Now you know how much you’re going to save and what for, you need to decide where to put that money.
Choose Your Wrappers
For most of us, pensions and ISAs are all we need to build wealth. There’s so much flexibility in those two accounts now that you’re unlikely to need anything else. Of course, the Lifetime ISA is a subset of the ISA family and worth considering if your goal is to buy your first home or retire.
Simply put, it’s likely that ISAs are going to be for shower-and medium-term money, and pensions for retirement funding. As you get further along in your wealth-building journey, you may supplement pension savings with ISA contributions.
As far as the choice of which ISA you choose (stocks and shares ISA, not cash ISA), that’s a question about which platform is providing it. Costs are a factor here, such as things like dealing fees. If you’re like most people and don’t have great deal of interest in investing as such, and just want to get the money to work – then just choose a platform, as you can always shift later on if you feel the need.
My long-time podcast sponsors, 7IM, have launched a MeaningfulMoney branded investment platform, which is perfect for those who just want to get on with it. Choose your wrapper (ISA or GIA), divvy it up according to risk profile and press go.
If you’re looking elsewhere and you’re starting out, it’s likely that a platform which charges you a percentage of your money as a fee will work out cheaper than a flat-fee platform. But as the money grows this will change. Understand the charges you’re paying and factor them in.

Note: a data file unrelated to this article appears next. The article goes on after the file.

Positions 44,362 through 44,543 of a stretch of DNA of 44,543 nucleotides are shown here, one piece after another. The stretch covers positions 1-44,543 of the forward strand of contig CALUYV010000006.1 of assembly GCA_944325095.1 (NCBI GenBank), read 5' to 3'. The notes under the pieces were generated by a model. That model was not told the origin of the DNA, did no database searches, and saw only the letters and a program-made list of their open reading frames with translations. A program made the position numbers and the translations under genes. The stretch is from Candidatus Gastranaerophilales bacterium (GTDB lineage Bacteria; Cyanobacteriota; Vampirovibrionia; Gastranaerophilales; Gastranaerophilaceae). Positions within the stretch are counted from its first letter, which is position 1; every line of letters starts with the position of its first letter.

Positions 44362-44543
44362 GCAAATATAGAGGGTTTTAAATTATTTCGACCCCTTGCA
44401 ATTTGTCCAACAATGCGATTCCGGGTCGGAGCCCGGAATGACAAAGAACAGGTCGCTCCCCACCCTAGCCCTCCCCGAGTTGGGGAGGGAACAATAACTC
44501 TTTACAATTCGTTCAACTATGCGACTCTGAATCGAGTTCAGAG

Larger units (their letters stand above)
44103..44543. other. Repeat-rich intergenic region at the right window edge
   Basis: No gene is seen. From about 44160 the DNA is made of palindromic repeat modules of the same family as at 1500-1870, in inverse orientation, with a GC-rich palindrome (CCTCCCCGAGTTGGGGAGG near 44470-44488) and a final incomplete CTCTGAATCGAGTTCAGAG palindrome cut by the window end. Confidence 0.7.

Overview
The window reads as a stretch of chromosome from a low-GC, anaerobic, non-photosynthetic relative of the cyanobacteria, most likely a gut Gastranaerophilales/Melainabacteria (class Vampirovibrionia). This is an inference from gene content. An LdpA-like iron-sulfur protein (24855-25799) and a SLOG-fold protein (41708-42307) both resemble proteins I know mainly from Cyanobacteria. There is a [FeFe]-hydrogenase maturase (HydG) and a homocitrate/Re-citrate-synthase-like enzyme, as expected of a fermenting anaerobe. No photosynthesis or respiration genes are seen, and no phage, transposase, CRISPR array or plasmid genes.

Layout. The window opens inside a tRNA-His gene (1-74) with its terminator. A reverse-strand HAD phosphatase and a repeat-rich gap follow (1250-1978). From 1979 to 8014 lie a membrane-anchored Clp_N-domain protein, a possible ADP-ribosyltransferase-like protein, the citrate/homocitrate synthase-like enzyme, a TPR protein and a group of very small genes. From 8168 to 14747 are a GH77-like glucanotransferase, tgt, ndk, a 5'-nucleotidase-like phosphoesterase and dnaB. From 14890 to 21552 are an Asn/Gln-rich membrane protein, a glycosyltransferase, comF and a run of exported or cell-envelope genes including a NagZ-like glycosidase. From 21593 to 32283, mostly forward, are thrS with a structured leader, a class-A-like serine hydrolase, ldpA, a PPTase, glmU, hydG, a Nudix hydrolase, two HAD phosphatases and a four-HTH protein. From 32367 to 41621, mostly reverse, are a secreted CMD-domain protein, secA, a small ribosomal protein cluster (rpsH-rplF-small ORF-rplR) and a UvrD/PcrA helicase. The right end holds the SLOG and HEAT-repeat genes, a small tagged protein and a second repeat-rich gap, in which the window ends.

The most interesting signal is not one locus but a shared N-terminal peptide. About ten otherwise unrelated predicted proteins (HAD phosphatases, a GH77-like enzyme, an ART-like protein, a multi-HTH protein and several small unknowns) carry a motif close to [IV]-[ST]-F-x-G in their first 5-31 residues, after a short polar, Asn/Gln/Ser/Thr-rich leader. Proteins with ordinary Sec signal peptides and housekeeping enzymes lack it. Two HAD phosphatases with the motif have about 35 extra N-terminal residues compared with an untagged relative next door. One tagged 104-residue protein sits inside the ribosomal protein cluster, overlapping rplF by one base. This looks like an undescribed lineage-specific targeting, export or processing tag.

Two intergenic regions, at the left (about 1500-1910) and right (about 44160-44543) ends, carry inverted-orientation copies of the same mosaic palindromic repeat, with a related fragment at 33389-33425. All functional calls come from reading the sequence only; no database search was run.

You also need to choose a fund to match your timescale, but it’s a topic that’s too big to cover in a blog post. It’s important for you to understand though, so I’m going to point you to one of my most popular episodes ever – ‘How to Choose a Multi-Asset Fund’, which you can find here.
Obviously, you should review things regularly, at least once a year and maybe every six months, although it’s up to you. This is less about reviewing investment performance, and more about making sure that the timescales are still on track.
For example, after a year of investing, all your goals should be a year’s closer – does this mean you should adjust the risk profile, according to the risk-flex idea? If so, do you need to make some inter-account moves of money, or make some fund switches?
Make a point of setting down to do this. It needn’t take long, but it is far better to be intentional about this than find things completely out of whack because you’ve let things drift. You could find yourself in a higher-risk-than-you-should-be-taking situation, and a nasty dip in markets could mean a complete reassessment of your plans.
In the spirit of providing tools and resources for you, I have created a calculator to help you with some planning. It’s in Excel format – you should be able to open this in Google Docs for free if you don’t have Excel installed.